Bruce Hall was still the newer dorm when I was a freshman. It was great. My only granddaughter started college this year, so I've had fun telling her all kinds of details about my first year. — Ruth Covin Hall ('58), Houston
I will always remember walking across the stage at Fouts Field to receive my graduation diploma. That has always been one of the highlights of my life. Other memories are the Sigma Nu Fraternity and all of the functions I went to. Members of Sigma Nu will always be my brothers. — Lee Edwin Mitchell ('58), Bellaire
I remember Saturday night Stage Shows in the Auditorium, starting with a couple of numbers by the North Texas Orchestra, followed by 'Fessor Graham and the Aces and occasionally area talent putting on performances. This was followed by a full-length movie, all for the price of 25 cents and a Student Activities card. Cheapest date opportunity around.
I remember "necking" on the benches at the Pond; dances played by the Aces on the Slab behind the Union on Friday nights when the weather was good (and there weren't too many mosquitos!), or inside in the Union cafeteria when it rained or was too cold. I remember performances of "Dinner Theater" put on by the drama department, experimenting with "theater-in-the-round" in the cafeteria, before it became famous and moved to a venue in Dallas.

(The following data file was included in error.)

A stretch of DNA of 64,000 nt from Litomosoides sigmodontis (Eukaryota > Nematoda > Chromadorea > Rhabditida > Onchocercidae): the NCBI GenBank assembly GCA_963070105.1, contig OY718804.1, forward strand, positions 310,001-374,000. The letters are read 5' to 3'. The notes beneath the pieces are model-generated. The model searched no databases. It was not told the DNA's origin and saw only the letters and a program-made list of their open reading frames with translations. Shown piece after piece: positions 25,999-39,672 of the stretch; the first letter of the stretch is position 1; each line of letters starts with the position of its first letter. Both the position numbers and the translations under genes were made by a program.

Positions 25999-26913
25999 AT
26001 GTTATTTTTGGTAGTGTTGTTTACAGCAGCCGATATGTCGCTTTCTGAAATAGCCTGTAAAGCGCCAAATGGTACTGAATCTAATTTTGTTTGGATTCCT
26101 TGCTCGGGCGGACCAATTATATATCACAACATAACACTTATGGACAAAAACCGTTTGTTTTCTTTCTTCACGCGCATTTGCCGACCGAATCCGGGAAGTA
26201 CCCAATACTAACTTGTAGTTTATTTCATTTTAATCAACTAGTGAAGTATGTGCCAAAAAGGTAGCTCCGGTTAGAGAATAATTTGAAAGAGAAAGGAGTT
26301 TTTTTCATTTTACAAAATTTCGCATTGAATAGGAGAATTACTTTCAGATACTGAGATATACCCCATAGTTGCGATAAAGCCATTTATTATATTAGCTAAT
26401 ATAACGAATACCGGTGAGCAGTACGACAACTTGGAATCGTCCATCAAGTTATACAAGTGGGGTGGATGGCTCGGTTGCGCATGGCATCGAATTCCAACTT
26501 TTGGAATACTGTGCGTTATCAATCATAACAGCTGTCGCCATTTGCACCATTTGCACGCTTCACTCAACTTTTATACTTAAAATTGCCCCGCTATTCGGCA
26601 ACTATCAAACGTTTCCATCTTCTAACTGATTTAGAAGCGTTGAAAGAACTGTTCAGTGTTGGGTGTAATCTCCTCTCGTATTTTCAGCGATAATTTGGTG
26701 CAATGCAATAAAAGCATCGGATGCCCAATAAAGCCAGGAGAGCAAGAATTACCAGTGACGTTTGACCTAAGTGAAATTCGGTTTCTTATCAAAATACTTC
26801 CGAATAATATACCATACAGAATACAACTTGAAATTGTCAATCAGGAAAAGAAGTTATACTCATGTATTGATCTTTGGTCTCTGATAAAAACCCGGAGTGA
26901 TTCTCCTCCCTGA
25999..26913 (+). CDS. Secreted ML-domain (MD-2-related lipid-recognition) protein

I remember some of our professors were pretty informal at times, sometimes moving a class to the Union to sit together in one corner, drink coffee, smoke cigarettes and hold a lively discussion of a class topic. …
I remember putting off a required statistics course until the summer before graduation scheduled for January, hoping to survive for six weeks in a dreaded must-pass course. (Math had never been my long-suit.) Much to my surprise, and later my delight, I got newly minted Dr. Earl Kooker ('48 M.S.) for a teacher — one of the best I've had in my entire academic career. He made the subject not only interesting, but also easily understandable. I ended up with an "A." …
I sincerely appreciate what good ol' NTSC gave me in the way of an education. — Robert H. Walters ('58, '70 M.S., '75 Ph.D.), Waldport, Ore.